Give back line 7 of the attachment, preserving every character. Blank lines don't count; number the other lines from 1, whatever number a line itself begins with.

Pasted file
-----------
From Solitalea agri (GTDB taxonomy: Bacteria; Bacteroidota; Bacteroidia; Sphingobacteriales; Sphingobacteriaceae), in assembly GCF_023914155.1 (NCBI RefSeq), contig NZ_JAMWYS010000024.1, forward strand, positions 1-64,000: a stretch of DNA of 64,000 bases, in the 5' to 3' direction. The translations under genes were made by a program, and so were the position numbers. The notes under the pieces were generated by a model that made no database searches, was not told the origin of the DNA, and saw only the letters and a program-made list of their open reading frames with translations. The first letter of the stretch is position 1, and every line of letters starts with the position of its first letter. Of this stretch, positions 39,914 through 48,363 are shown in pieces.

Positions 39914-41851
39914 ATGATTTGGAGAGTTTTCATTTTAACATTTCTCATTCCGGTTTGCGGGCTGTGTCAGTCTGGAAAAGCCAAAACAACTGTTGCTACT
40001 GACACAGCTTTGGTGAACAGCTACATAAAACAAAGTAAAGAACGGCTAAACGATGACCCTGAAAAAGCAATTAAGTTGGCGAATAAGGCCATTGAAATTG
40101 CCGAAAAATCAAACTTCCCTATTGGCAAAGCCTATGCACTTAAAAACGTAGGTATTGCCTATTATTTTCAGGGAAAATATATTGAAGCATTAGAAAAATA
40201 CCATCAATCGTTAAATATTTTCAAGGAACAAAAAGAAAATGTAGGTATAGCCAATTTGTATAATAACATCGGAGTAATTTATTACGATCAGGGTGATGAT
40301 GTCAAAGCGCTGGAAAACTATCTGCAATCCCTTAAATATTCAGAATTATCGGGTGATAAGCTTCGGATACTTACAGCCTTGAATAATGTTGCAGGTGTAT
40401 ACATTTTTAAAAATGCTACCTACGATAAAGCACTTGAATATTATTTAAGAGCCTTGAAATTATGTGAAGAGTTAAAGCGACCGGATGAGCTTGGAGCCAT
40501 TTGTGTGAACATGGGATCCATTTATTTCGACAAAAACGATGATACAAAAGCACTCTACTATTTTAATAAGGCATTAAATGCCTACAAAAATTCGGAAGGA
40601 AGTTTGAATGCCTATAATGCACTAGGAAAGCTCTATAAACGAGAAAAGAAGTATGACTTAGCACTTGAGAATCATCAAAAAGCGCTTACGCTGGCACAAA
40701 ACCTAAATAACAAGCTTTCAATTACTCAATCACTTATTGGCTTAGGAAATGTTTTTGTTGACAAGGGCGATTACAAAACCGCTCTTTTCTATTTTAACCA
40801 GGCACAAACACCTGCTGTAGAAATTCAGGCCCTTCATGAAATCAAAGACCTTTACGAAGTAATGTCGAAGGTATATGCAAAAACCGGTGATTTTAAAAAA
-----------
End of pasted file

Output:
40301 GTCAAAGCGCTGGAAAACTATCTGCAATCCCTTAAATATTCAGAATTATCGGGTGATAAGCTTCGGATACTTACAGCCTTGAATAATGTTGCAGGTGTAT